The effect of norm-based messages on reading and understanding COVID-19 pandemic response governmental rules

Bilancini, Ennio, Boncinelli, Leonardo, Capraro, Valerio ORCID: https://orcid.org/0000-0002-0579-0166, Celadin, Tatiana and Di Paolo, Roberto (2020) The effect of norm-based messages on reading and understanding COVID-19 pandemic response governmental rules. Journal of Behavioral Economics for Policy, 4 . pp. 45-55. ISSN 2572-8997

[img]
Preview
PDF - Published version (with publisher's formatting)
Download (751kB) | Preview
[img] PDF - Final accepted version (with author's formatting)
Restricted to Repository staff and depositor only

Download (3MB)

Abstract

The new coronavirus disease (COVID-19) threatens the lives of millions of people around the world, making it the largest health threat in recent times. Billions of people around the world are asked to adhere to strict shelter-in-place rules, finalised to slow down the spread of the virus. Appeals and messages are being used by leaders and policy-makers to promote pandemic response. Given the stakes at play, it is thus important for social scientists to explore which messages are most effective in promoting pandemic response. In fact, some papers in the last month have explored the effect of several messages on people’s intentions to engage in pandemic response behaviour. In this paper, we make two contributions. First, we explore the effect of messages on people’s actual engagement, and not on intentions. Specifically, our dependent variables are the level of understanding of official COVID-19 pandemic response governmental informative panels, measured through comprehension questions, and the time spent on reading these rules. Second, we test a novel set of appeals built through the theory of norms. One message targets the personal norm (what people think is the right thing to do), one targets the descriptive norm (what people think others are doing), and one targets the injunctive norm (what people think others approve or disapprove of). Our experiment is conducted online with a representative (with respect to gender, age, and location) sample of Italians. Norms are made salient using a flier. We find that norm-based fliers had no effect on comprehension and on time spent on the panels. These results suggest that norm-based interventions through fliers have very little impact on people’s reading and understanding of COVID-19 pandemic response governmental rules.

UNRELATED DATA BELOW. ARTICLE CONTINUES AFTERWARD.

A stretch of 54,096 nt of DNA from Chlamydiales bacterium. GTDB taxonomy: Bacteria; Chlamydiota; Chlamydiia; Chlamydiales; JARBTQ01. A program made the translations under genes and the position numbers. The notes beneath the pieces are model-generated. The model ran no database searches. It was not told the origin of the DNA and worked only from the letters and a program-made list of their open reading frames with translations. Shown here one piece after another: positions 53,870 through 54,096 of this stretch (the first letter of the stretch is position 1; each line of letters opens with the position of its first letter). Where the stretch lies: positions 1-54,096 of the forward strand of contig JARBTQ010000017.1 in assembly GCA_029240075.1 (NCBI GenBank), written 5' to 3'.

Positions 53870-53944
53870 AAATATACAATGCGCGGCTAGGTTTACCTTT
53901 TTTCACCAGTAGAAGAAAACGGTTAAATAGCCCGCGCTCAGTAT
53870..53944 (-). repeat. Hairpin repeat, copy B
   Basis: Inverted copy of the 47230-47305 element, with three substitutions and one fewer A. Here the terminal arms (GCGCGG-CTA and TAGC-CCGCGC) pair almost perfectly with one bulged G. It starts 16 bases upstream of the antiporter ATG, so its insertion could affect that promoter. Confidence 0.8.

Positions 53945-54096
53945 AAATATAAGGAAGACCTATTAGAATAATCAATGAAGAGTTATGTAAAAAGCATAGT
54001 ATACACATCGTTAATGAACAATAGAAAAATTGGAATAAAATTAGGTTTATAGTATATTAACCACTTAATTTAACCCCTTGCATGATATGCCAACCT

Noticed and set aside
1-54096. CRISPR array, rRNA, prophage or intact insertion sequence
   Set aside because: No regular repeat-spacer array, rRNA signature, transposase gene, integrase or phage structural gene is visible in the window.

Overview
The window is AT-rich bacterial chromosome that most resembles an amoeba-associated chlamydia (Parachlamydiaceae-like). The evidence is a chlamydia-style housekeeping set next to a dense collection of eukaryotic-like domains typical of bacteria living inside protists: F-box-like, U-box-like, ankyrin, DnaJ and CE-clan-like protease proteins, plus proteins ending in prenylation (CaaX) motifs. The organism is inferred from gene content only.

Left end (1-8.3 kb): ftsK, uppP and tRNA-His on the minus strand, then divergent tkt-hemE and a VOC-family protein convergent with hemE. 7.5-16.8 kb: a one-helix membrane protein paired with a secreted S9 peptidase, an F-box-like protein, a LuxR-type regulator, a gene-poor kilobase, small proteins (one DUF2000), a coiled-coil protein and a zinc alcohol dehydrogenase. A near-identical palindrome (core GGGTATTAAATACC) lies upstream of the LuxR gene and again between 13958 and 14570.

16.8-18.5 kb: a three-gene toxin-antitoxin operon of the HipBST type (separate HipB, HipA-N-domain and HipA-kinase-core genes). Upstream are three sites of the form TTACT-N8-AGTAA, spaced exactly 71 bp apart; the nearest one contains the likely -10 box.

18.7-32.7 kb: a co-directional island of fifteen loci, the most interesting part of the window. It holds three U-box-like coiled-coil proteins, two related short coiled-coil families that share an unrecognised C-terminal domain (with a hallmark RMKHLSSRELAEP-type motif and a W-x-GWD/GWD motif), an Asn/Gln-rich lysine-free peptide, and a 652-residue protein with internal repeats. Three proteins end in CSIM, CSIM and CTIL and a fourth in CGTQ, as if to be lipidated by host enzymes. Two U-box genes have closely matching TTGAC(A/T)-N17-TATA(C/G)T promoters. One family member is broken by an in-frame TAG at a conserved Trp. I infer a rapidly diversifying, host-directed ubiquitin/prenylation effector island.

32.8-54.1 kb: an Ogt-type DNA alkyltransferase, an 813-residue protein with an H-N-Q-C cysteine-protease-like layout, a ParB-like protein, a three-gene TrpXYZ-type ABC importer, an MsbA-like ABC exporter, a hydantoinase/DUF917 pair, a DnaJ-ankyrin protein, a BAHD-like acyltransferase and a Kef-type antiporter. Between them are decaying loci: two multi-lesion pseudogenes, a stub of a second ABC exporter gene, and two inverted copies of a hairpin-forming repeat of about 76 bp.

Item Type: Article
Additional Information: COVID-19 Special Issue
Keywords (uncontrolled): norm-based messages, nudging, health policy, pandemic response
Research Areas: A. > Business School > Economics
Item ID: 30720
Notes on copyright: Copyright © The Author (s)
The full text is included in this repository (http://eprints.mdx.ac.uk/) with permission confirmed on 23/08/20. The article is a published in the Journal of Behavioral Economics for Policy, Vol. 4, COVID-19 Special Issue, 45-55, 2020 https://sabeconomics.org/jbep/jbep-4-s/
Useful Links:
Depositing User: Valerio Capraro
Date Deposited: 28 Jul 2020 18:05
Last Modified: 25 Sep 2020 05:00
URI: https://eprints.mdx.ac.uk/id/eprint/30720

Actions (login required)

View Item View Item